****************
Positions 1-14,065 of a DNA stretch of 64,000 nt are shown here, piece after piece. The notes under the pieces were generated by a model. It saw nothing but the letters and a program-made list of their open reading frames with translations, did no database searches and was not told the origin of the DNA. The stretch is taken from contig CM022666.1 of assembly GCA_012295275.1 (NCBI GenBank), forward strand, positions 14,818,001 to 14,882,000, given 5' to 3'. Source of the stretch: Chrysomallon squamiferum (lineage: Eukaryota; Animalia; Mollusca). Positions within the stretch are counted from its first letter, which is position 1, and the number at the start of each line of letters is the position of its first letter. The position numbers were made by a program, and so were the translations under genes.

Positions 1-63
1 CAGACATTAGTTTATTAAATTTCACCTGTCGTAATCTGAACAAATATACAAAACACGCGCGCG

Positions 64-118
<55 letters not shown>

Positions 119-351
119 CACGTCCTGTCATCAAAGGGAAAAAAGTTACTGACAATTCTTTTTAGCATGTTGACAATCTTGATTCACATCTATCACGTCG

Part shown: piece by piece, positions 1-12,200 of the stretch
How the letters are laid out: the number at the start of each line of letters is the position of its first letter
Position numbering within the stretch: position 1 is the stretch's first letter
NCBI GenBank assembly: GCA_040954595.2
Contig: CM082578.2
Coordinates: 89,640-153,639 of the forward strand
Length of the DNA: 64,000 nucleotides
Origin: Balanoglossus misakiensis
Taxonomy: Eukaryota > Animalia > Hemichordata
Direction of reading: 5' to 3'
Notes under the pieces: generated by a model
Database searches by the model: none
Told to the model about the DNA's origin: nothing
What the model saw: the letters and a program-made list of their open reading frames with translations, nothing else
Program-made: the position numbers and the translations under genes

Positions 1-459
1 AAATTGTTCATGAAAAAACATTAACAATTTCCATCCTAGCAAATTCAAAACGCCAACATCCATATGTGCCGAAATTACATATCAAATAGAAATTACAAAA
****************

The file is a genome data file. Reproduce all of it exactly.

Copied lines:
Positions 1-14,065 of a DNA stretch of 64,000 nt are shown here, piece after piece. The notes under the pieces were generated by a model. It saw nothing but the letters and a program-made list of their open reading frames with translations, did no database searches and was not told the origin of the DNA. The stretch is taken from contig CM022666.1 of assembly GCA_012295275.1 (NCBI GenBank), forward strand, positions 14,818,001 to 14,882,000, given 5' to 3'. Source of the stretch: Chrysomallon squamiferum (lineage: Eukaryota; Animalia; Mollusca). Positions within the stretch are counted from its first letter, which is position 1, and the number at the start of each line of letters is the position of its first letter. The position numbers were made by a program, and so were the translations under genes.

Positions 1-63
1 CAGACATTAGTTTATTAAATTTCACCTGTCGTAATCTGAACAAATATACAAAACACGCGCGCG

Positions 64-118
<55 letters not shown>

Positions 119-351
119 CACGTCCTGTCATCAAAGGGAAAAAAGTTACTGACAATTCTTTTTAGCATGTTGACAATCTTGATTCACATCTATCACGTCG

Part shown: piece by piece, positions 1-12,200 of the stretch
How the letters are laid out: the number at the start of each line of letters is the position of its first letter
Position numbering within the stretch: position 1 is the stretch's first letter
NCBI GenBank assembly: GCA_040954595.2
Contig: CM082578.2
Coordinates: 89,640-153,639 of the forward strand
Length of the DNA: 64,000 nucleotides
Origin: Balanoglossus misakiensis
Taxonomy: Eukaryota > Animalia > Hemichordata
Direction of reading: 5' to 3'
Notes under the pieces: generated by a model
Database searches by the model: none
Told to the model about the DNA's origin: nothing
What the model saw: the letters and a program-made list of their open reading frames with translations, nothing else
Program-made: the position numbers and the translations under genes

Positions 1-459
1 AAATTGTTCATGAAAAAACATTAACAATTTCCATCCTAGCAAATTCAAAACGCCAACATCCATATGTGCCGAAATTACATATCAAATAGAAATTACAAAA